Northamptonshire plans sale of HQ to generate cash

16 Feb 18

Northamptonshire County Council will sell its £53m headquarters to free up cash following after it issued a section 114 notice earlier this month.

The notice, issued on 2 February 2018, was the first of its kind for nearly 20 years and meant the council stopped spending on all non-statutory services.

Since these severe spending restrictions were implemented, Northamptonshire has been scrambling to secure more funds to provide important services in the face of a predicted overspend of £21.1m.

Consequently, the council has decided to sell its headquarters, which it only moved into in October 2017, in order to use the capital receipts to fund the delivery of services. However, it will continue to occupy the property, leasing the office back from the new owners.

The initial move to the new headquarters was made to save on running costs caused by the council being split between 12 different sites and the council claims that this move “is already saving £53,000 a week”.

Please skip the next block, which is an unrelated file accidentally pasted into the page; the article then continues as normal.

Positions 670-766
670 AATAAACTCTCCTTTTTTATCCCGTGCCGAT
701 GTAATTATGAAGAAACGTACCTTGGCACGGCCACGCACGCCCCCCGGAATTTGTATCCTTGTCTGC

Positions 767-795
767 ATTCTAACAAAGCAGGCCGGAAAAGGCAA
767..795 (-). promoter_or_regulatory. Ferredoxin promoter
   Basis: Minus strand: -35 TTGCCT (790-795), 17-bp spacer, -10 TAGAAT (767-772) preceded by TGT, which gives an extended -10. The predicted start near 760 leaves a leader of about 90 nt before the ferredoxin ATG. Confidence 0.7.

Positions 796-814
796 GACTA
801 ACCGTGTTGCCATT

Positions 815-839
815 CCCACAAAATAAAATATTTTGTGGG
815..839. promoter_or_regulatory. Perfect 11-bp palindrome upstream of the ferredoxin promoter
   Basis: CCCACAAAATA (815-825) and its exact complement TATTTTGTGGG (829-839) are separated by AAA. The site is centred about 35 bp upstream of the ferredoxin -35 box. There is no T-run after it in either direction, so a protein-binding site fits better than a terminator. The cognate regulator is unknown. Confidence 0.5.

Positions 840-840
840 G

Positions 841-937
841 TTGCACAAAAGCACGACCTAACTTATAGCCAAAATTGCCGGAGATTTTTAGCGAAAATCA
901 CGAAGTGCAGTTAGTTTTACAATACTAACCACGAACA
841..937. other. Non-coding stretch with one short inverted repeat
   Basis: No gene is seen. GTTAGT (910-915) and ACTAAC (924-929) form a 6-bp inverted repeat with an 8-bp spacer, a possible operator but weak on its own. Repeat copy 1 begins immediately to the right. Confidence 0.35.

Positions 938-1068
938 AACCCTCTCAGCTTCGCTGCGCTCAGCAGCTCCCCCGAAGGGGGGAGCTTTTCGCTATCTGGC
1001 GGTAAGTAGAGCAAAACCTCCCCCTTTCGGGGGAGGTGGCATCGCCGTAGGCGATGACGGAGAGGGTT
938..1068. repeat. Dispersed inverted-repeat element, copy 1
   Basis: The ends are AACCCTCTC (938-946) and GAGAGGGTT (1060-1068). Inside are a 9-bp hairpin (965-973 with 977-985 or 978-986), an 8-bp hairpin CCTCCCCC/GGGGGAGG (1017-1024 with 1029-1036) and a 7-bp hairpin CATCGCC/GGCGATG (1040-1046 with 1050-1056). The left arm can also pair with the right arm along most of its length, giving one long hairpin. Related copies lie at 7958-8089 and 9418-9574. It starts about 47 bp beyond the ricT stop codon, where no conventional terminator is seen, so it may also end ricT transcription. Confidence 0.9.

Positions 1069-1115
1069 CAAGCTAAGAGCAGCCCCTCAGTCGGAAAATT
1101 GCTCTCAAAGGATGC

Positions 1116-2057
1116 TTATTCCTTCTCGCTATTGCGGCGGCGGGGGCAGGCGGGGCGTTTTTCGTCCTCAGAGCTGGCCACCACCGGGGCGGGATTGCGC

A spokesperson for Northamptonshire County Council said: “Under a sale and leaseback arrangement the office complex would be sold as freehold with the council leasing it back for a period of 25 years or more.

“The council will remain in One Angel Square so will still get the benefits from this modern, flexible working environment at the heart of the town centre.”

Concerns over Northamptonshire’s financial management began in January 2018 when communities secretary Sajid Javid sent in an inspector to investigate whether the county was failing to comply with its best value duty. 

The county council’s financial problems have come as a result of reduced funding from central government as well as a increased pressure on adult social care services, caused by an ageing population.

Northampton’s misfortune has sparked fears that more councils may also suffer from section 114 orders in the future.

At the time of the section 114 notice, a CIPFA spokesperson said: “We are likely to see other councils reach this point in two or three years if the government does not provide a more sustainable framework for local government finances.”

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